How Online shopping keeps consumers away from malls
While some malls are operating at 40 per cent occupancy, others are struggling with less than 20 per cent, mainly due to poor location, poor design and poor parking facilities
The nationwide growth in smartphone and Internet penetration has fuelled a jump in online shopping, which e-commerce players like Flipkart, Snapdeal and Amazon are tapping into with attractive offers and discounts, luring consumers away from offline retailers.
Shopping malls in the Delhi-National Capital Region are projected to see a decline in footfalls of about 55 per cent in the current festival season this year as a result of the surge in e-commerce, according to a study by the Associated Chambers of Commerce and Industry (Assocham).
According to the survey by the industry body, Delhi-NCR has recorded the highest decline in footfalls at city malls. About 120-150 malls were opened in the past two years and close to 65-70 per cent of the spaces in many of the region’s malls still remain empty. Several malls, which have been unable to attract an adequate number of retailers, are even shutting down, according to the study.
The major factors contributing to the situation are the economic slowdown, online shopping, high interest rates and inflation, Assocham said in the study. Assocham said its research team interacted with about 720 leasing managers, representatives of malls’ management, strategists, marketers and supervisors in Delhi-NCR, Mumbai, Ahemdabad, Chennai, Kolkata, Hyderabad, Bangalore, Chandigarh and Dehradun. In the nine major cities, more than 59 per cent of the total mall space remains vacant, with Delhi-NCR topping the list with 68.5 per cent, followed by Mumbai at 65 per cent, Ahmedabad at 61 per cent and Chennai at 60 per cent. According to the survey, several developers have already started giving rent-free period of up to six months for big brands to lure retailers.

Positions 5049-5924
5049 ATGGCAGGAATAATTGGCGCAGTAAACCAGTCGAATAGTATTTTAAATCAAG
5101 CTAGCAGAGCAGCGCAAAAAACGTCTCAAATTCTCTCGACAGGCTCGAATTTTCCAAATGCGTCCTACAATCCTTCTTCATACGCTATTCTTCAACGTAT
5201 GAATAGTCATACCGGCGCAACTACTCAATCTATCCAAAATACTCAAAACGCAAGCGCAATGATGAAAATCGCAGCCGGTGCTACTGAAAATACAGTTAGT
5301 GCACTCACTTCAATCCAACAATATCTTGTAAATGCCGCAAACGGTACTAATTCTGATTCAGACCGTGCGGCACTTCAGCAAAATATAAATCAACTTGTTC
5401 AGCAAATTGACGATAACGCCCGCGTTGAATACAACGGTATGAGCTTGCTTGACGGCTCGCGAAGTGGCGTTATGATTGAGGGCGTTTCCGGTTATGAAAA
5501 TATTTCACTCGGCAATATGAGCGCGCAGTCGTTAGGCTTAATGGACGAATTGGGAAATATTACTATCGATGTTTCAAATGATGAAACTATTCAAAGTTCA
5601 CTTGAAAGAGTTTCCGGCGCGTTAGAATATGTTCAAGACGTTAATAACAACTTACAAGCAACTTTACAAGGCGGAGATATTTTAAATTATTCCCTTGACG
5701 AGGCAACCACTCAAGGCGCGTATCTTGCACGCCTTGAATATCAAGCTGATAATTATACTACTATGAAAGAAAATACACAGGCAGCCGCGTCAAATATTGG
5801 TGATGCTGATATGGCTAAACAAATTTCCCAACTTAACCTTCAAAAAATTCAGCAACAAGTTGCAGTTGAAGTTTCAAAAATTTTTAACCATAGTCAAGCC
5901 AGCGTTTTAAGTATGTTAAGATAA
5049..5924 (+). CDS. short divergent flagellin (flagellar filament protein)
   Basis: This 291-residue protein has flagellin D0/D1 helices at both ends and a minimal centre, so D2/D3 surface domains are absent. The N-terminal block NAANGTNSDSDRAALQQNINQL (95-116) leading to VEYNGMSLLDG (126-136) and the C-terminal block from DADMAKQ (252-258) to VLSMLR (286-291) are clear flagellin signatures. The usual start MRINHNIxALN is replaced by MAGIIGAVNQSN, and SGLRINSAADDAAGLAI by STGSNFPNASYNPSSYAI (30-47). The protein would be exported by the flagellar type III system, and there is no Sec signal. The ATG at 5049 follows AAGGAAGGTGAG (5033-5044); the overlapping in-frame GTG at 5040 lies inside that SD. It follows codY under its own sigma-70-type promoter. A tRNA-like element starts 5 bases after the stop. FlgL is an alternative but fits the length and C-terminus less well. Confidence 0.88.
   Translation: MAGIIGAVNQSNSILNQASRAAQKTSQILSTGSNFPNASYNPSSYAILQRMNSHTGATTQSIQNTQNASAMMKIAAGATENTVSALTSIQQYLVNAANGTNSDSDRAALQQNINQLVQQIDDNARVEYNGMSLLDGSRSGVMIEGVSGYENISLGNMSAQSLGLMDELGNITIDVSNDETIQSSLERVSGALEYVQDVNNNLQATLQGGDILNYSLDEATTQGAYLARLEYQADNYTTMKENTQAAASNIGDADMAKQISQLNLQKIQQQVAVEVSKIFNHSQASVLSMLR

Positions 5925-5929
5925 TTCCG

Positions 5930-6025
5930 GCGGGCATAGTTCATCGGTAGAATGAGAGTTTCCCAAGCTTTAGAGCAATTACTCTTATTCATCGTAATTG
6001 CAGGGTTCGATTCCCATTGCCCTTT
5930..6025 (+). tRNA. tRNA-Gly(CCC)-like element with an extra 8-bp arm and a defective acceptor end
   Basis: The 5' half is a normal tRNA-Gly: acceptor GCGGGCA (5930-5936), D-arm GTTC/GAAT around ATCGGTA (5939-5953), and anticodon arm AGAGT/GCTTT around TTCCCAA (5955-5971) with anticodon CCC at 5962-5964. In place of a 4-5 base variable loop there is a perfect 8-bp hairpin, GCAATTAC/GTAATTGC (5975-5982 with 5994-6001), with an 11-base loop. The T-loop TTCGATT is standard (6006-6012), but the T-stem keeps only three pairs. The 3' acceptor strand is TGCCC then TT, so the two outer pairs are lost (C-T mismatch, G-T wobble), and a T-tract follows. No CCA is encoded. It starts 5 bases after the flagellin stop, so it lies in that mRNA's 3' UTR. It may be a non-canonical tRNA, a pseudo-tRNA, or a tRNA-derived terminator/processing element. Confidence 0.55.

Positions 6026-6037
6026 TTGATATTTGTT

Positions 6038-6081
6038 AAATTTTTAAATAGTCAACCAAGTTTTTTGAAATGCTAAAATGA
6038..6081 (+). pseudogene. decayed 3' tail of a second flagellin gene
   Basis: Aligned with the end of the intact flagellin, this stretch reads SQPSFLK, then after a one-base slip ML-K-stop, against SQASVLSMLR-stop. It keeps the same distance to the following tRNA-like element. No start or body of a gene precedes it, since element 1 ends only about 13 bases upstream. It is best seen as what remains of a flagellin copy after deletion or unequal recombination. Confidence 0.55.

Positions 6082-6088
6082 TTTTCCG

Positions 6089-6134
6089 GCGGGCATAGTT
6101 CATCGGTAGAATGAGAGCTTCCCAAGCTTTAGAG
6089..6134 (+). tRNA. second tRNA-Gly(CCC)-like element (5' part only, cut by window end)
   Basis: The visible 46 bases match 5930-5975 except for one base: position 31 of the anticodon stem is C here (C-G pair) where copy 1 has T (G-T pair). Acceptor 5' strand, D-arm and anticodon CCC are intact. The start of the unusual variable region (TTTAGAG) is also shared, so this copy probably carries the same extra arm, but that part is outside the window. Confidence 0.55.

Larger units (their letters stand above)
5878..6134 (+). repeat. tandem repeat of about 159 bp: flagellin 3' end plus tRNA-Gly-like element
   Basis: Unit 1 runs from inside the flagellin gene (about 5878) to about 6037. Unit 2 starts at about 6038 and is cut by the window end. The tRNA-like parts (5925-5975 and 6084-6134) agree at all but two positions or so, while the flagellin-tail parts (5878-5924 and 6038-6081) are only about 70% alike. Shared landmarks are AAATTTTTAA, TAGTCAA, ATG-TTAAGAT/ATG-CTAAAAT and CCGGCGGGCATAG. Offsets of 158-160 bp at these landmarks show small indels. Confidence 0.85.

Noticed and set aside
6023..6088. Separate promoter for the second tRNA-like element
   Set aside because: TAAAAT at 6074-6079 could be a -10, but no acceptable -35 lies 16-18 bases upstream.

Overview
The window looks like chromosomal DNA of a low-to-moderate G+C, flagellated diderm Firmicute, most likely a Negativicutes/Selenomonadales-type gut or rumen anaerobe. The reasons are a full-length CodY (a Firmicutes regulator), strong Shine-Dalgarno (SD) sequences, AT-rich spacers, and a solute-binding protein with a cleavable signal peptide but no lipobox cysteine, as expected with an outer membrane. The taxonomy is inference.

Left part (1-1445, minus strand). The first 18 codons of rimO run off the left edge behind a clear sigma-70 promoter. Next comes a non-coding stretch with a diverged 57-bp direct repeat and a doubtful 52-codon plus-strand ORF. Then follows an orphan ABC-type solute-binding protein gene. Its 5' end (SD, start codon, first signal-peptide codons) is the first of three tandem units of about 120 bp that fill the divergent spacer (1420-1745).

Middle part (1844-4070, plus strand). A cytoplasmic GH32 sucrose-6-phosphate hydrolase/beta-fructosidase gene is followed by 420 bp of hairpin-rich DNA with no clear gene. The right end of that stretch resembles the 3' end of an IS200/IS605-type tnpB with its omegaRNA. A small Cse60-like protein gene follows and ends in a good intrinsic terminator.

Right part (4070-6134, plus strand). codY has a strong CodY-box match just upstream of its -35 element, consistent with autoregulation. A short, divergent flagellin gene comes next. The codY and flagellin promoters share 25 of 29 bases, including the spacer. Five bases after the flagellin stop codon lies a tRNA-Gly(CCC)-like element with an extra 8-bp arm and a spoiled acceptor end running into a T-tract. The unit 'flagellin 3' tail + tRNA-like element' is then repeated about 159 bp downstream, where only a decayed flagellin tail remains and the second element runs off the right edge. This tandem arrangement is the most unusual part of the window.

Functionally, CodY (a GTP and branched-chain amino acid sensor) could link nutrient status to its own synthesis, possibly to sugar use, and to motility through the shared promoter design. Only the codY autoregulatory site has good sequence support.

While some malls are operating at 40 per cent occupancy, others are struggling with less than 20 per cent, mainly due to poor location, poor design and poor parking facilities, the survey found. Both retailers and consultants seem convinced that the mall magic seems to have disappeared in a puff of smoke on the back of the economic slowdown, poor revenue model, low footfalls-to-sales conversion and lack of special purpose malls, adds the survey. For some malls, even the design and construction quality is poor. The remaining malls lie somewhere in between good performing and bad performing malls – average performers, adds the survey. A meagre 8-10 per cent of these shopping malls are running successfully in India and facing tough competition from online retailers, who hand-deliver goods to the front doors of consumers.
The festival season this year has triggered a huge incease in online shopping and may cross the Rs. 55,000-crore mark, resulting in the halving of footfalls in malls in places such as Delhi, Mumbai, Chennai and Ahmedabad, according to Assocham. The study reveals that there may be a fivefold increase in the revenue clocked by the e-commerce websites in categories such as mobile phones, electronics, designer furniture, home decorations, apparel, accessories, jewellery, footwear etc.